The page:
Bryce Canyon National Park is located in Southwest Utah and is best known for its unusually shaped orange rock formations called hoodoos. While hoodoos can be found on almost every continent, Bryce houses the largest collection of them in one place, in the world. And they are magnificent! Having seen hundreds of photos of these gorgeous structures, I knew I had to make a stop to experience them in person. However, while they are truly beautiful to see from a distance, in order to really appreciate their beauty and magnificence, you must venture down into the depths of the hoodoos and experience them from below. In my opinion, the best way to do that is by combining these 3 hikes in Bryce National Park.
1. Navajo Loop Trail – Moderate
The Navajo Loop Trail is the most popular trail in Bryce Canyon National Park. It is normally a moderate 1.3 mile/2.2 km round trip hike, but we’re going to modify it a bit with this recommended combination of hikes. You’ll start your hike at Sunset Point, where you’ll be treated to a gorgeous panoramic overview of the valley below. Most people do the loop by heading left and going clockwise, but my recommendation is to head to the right and go in the opposite direction. As you approach the top of the steep chain of switchback trails, you’ll be glad you did! It’s much easier descending down the 800 ft into the rim than it is going up, as you’ll hear hikers on their way up comment endlessly as you pass them by. (Note: You’ll still have to go back up approximately 800 ft. at the end of the hike, but the end of what I’m suggesting is slightly less intimidating than this group of switchbacks, I promise!).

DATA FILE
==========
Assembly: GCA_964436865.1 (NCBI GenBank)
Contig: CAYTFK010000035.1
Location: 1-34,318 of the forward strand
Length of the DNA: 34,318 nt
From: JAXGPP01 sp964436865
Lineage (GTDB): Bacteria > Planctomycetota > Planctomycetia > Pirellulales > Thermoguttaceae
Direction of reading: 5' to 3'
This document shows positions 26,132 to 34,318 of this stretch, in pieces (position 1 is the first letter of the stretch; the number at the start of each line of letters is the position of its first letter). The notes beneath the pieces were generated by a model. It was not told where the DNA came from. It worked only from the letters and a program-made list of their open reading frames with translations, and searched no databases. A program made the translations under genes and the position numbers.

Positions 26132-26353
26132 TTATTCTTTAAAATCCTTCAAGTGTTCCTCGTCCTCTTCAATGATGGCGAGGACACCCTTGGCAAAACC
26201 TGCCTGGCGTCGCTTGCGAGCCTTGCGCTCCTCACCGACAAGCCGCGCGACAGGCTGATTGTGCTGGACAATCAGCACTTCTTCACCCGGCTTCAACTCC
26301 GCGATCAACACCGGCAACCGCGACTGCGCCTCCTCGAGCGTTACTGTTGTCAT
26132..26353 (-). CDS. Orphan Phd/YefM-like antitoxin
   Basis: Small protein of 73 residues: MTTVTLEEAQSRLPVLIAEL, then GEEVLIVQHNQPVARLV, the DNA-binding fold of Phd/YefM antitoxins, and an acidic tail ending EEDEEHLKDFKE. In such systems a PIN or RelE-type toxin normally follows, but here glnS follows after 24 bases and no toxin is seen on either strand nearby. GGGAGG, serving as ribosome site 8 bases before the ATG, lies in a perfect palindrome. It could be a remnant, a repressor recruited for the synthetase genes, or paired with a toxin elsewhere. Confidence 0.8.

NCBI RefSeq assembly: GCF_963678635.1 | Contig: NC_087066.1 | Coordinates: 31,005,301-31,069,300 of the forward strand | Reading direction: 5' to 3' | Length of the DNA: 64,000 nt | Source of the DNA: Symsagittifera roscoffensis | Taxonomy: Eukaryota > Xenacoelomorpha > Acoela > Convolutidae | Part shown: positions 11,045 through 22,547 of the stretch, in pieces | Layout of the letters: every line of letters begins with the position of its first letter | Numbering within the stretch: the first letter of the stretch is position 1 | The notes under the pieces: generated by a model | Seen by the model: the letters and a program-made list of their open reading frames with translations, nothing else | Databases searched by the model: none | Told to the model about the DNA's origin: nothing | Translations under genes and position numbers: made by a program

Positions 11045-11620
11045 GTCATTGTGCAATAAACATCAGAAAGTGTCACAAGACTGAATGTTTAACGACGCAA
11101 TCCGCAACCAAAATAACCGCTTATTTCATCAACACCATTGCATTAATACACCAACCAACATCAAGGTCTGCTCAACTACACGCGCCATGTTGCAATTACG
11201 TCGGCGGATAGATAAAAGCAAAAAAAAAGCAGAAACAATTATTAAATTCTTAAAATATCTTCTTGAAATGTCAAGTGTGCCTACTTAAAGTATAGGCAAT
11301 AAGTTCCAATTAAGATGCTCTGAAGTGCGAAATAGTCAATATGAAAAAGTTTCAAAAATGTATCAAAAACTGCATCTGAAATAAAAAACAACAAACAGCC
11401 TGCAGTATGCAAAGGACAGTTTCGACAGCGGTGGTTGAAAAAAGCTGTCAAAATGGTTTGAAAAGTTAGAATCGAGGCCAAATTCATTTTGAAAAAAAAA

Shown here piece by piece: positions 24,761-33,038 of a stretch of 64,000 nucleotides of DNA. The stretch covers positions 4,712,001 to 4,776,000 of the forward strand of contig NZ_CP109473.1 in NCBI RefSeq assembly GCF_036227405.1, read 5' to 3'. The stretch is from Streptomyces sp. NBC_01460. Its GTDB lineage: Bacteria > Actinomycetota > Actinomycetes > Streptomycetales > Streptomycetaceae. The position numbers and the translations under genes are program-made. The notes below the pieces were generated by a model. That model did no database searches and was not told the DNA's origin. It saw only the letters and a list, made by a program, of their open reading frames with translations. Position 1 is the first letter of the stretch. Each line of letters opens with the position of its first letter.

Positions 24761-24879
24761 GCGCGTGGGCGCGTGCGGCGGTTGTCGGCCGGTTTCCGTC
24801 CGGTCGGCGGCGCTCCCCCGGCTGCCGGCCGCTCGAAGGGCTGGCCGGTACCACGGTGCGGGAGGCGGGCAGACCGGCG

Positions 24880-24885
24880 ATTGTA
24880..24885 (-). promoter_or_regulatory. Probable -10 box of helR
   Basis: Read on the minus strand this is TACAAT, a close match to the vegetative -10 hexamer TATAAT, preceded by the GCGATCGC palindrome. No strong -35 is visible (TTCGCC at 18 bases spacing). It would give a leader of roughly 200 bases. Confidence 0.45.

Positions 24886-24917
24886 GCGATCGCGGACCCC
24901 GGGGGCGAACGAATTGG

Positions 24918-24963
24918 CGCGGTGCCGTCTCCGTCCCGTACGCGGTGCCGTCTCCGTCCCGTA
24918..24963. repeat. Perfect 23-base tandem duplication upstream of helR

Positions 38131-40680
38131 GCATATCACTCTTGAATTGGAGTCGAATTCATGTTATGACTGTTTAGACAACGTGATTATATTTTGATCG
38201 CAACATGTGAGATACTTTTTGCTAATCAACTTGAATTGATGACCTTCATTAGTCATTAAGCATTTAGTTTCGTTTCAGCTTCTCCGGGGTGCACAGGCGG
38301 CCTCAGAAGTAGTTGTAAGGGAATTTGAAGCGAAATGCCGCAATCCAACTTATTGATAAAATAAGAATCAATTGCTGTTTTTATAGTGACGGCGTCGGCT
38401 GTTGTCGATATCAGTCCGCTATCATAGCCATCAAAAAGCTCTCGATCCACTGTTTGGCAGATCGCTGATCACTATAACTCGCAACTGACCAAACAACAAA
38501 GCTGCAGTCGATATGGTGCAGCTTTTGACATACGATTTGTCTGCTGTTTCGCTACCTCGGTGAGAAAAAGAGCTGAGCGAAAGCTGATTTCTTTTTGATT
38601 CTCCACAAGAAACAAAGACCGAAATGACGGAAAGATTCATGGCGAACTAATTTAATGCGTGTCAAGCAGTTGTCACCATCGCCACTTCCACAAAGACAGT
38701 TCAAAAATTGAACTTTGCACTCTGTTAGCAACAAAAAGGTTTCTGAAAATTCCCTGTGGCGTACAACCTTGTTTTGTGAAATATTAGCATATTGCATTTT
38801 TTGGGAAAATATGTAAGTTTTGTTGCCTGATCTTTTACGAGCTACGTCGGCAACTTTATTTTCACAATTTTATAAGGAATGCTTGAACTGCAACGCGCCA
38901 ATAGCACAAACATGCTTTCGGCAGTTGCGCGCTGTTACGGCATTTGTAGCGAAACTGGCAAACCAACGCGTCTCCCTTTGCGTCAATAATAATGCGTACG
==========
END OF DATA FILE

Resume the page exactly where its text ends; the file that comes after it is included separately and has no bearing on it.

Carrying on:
Once you get to the bottom of the switchbacks the landscape changes dramatically and you will feel like you have entered into a whole new world. First, you’ll approach “Wall Street,” a narrow slot canyon with a lone pine, which after the hoodoos, is the most popular attraction in Bryce Canyon.
As you continue along this trail you’ll enter what is called “The Silent City,” a metropolis of spires and hoodoos crowded together like an urban sprawl of pink, orange, and brown limestone. Your mind might start playing tricks on you. Some of the hoodoos might start to resemble buildings, people or animals. It’s fun to let your imagination run wild! After a short while, you’ll come to a clearly marked intersection in the trail where you can either continue along the Navajo Loop or continue this amazing adventure. I recommend following the signs for the Queen’s Garden Trail to see more of this amazing place.
2. The Queen’s Garden Trail – Easy
Normally, the Queen’s Garden Trail is a 1.8 mile/2.9 km round trip hike, but since we’ve combined it with the Navajo Trail, we’re only doing about half that distance. The trail is mostly flat and easy to navigate. And this is where it gets really amazing! You will literally feel as though you have left earth and have been teleported to a magical land where there are stunning vistas in every direction, stone arches and doorways to venture through, and you never know what you’ll find around the next corner. Keep your eyes open for the “Queen’s Castle,” a collection of hoodoos and spires that rises out of the garden like a fortress. Perhaps she’ll invite us in for a spot of tea?